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Legal right to .com?

12:08 am on Jun 17, 2007 (gmt 0)

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I have a UK Ltd Company which has a name that its used as its trading title since 2002, and I've built a brand around that name.

I've registered several variations of the name as .co.uk's. and .coms

But the best .com has been idle for 2 years or so. Its recently expired and has reached pending deletion. Optimistically I was quietly hoping it might just drop and I'd get it at snapnames or similar

then surprise surprise... I've just received a mail offering me the domain for a very large sum from someone who claims ownership.
I'm pretty sure its not the previous owner
whois shows previous contacts have now changed to the registrar(?)

I've been reading some and note comments in these WebmasterWorld threads...

reading those threads, and ICANNS URDP and WIPO stuff it seems I might have some legal challenge based on my existing domains / trading name. They operated in bad faith, no right to name, bought only for profit etc

Q) do I actually have any legal right to the domain?

if so what can I do to enforce this? and would it wrong to negotiate?
if not, what can I best do to get the domain for a reasonable sum?

I realise I might need decent legal advice but informed opinion will be a help to decide best direction.

thanks for any input


1:29 am on June 17, 2007 (gmt 0)

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WebmasterWorld Senior Member encyclo is a WebmasterWorld Top Contributor of All Time 10+ Year Member

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Unfortunately, there's not a lot you can do without consulting a lawyer who is well-versed in legal issues concerning domain names, trademarks and intellectual property.

Bear in mind that the seller may not currently be the owner of the domain, they may be waiting for the domain to drop and are confident they will acquire it. Just because it is the registrar's details on the whois doesn't mean that it the registrar who are contacting you.

Does the seller propose a price that is less that the potential cost of legal action? Do you feel that the seller is holding you to ransom? If you feel the seller is acting in bad faith, then negotiation is probably out of the question as there would be no basis of trust.

12:50 pm on June 23, 2007 (gmt 0)

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id agree - you don't have a leg to stand on.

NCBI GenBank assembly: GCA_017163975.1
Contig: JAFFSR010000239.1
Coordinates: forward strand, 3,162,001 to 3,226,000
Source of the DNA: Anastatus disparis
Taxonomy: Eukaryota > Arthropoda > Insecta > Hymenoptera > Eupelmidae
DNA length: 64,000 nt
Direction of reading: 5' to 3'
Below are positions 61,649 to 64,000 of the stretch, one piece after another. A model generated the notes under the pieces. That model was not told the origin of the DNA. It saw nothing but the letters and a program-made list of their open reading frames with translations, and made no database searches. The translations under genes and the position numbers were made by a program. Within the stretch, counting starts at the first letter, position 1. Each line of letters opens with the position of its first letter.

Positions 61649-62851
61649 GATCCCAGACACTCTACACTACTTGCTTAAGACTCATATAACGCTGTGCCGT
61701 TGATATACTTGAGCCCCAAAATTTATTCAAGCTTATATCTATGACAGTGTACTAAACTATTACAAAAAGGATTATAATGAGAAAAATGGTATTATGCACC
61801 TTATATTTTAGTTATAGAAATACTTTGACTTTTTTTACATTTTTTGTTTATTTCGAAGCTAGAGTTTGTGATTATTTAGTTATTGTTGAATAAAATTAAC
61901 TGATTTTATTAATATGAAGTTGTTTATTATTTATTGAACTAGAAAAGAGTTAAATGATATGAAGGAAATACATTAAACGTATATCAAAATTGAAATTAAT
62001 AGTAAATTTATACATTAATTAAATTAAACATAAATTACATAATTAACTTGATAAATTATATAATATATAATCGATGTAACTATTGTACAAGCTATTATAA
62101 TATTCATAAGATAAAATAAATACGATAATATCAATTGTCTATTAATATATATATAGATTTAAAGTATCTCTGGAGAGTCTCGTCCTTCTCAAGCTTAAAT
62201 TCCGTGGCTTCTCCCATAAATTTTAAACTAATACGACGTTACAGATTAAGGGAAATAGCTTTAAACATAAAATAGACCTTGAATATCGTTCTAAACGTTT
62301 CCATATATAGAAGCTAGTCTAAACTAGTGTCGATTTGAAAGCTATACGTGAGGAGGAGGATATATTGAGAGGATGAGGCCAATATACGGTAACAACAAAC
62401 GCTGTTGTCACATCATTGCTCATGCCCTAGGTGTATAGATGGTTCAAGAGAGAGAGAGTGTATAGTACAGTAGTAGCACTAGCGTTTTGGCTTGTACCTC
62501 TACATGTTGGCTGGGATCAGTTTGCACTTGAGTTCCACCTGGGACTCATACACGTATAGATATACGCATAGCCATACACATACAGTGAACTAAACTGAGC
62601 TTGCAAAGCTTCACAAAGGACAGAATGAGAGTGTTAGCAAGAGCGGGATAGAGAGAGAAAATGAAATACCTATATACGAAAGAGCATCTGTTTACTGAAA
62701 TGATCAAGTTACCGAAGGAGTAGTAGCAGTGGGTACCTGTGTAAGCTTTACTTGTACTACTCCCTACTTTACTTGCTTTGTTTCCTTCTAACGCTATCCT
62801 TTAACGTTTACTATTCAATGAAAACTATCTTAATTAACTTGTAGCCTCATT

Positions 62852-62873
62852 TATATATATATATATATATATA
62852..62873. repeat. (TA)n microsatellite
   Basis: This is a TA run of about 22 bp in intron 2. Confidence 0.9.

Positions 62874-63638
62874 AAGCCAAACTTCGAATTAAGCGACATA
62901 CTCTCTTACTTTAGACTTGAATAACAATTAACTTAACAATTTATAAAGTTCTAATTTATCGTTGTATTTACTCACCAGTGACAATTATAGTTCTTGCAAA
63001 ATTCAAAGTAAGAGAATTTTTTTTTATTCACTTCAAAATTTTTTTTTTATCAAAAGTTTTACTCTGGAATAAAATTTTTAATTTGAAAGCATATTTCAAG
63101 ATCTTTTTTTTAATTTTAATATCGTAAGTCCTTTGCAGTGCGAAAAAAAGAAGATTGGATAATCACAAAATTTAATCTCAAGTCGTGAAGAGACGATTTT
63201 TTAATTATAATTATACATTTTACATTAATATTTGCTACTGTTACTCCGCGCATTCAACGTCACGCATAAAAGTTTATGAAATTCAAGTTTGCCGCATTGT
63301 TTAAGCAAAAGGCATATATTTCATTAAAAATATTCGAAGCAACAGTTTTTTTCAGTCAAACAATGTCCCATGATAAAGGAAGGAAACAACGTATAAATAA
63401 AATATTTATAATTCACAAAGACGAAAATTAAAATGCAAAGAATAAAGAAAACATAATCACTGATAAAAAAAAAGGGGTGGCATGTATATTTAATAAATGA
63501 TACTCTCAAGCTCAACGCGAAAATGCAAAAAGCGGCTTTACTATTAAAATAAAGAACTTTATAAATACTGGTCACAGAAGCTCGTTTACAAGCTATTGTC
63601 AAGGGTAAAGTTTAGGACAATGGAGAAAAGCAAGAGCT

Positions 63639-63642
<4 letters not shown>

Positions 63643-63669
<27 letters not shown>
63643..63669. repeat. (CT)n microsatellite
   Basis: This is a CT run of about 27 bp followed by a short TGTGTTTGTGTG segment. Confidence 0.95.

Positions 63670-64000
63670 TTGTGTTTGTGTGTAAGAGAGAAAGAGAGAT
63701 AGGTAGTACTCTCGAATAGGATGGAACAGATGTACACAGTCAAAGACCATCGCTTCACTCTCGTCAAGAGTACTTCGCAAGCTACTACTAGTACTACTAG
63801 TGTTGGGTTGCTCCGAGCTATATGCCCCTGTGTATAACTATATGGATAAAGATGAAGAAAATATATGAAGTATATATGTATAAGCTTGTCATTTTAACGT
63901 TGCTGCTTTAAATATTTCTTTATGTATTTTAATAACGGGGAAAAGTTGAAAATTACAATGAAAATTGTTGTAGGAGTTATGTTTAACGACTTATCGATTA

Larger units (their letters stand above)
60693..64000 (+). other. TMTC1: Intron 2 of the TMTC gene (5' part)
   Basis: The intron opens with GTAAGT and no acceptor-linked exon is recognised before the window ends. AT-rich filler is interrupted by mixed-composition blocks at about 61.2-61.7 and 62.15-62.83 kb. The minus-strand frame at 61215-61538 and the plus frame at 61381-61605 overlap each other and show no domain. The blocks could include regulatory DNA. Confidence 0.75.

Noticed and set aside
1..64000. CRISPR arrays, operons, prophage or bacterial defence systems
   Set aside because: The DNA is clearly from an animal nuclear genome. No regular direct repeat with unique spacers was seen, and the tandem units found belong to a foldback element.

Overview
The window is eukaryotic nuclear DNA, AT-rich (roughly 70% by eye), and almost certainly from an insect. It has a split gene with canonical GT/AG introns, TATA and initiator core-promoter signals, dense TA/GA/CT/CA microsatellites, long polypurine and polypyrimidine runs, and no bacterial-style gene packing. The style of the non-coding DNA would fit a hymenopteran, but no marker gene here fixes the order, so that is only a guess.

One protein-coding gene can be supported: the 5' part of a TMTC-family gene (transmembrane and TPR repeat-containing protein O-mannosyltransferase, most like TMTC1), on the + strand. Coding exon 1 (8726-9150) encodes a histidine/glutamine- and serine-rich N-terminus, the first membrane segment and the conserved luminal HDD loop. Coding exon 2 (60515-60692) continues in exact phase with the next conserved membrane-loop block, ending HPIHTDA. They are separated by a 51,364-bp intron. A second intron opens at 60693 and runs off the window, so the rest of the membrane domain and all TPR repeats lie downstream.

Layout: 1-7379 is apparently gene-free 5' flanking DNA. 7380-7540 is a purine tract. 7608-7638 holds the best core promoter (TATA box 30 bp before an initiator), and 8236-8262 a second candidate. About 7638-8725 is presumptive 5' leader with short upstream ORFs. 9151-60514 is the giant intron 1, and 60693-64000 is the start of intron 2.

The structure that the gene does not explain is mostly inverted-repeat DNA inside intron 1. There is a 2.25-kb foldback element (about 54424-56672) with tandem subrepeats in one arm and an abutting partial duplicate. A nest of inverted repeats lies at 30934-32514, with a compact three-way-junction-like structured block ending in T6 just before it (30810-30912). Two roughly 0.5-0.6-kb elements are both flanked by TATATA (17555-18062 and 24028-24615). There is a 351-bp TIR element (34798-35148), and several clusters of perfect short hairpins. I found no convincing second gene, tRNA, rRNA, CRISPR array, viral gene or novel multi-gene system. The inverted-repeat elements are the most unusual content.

Domain names are basically 1st come 1st serve.

Most of the top domain names are in fact already taken by sharks like this who try and sell the domain for more then its worth - which is a waste.

Again the internet is a law to itself.

12:56 pm on June 23, 2007 (gmt 0)

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WebmasterWorld Senior Member vincevincevince is a WebmasterWorld Top Contributor of All Time 10+ Year Member

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I'd certainly investigate further. If someone got it 'on the drop' then it is a new registration and if they then tried to offer it to you then that is usually substantially in your favour. Make sure you get such offers documented as well as you can - even if it means stringing him along to get something in hardcopy or fax, etc.
5:07 pm on June 23, 2007 (gmt 0)

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WebmasterWorld Senior Member quadrille is a WebmasterWorld Top Contributor of All Time 10+ Year Member

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You definitely need legal advice.

I'd guess that the change of ownership is in your favour, as they cannot claim to have a 'going concern site' that would be damaged by transferring the name to you.

The Internet IS a law unto itself ... but there are plenty of precedents to refer to on domain names - and in the UK, they tend to favour the plaintiff over the squatter.

But that's a guess; do not act without advice, as it may cost you thousands.

NB I'm not a lawyer etc., etc.

12:39 am on June 24, 2007 (gmt 0)

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The fact that the "dude" aka new owner sent you an email offering to sell it back to you shows all out bad faith registration what a dumb domainer.... go after it, you have the new owner by the short and curlies keep there email as evidence....against them...

1:31 am on June 24, 2007 (gmt 0)

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WebmasterWorld Senior Member marcia is a WebmasterWorld Top Contributor of All Time 10+ Year Member

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They're already in bad faith, no legitimate use for it and asking for money from you. Save the correspondence on disk (full headers) and hard copy just in case. Here's just one case of a dispute


Do you have a registered trademark? You wouldn't need to here in the States to be enforceable but the UK may be different.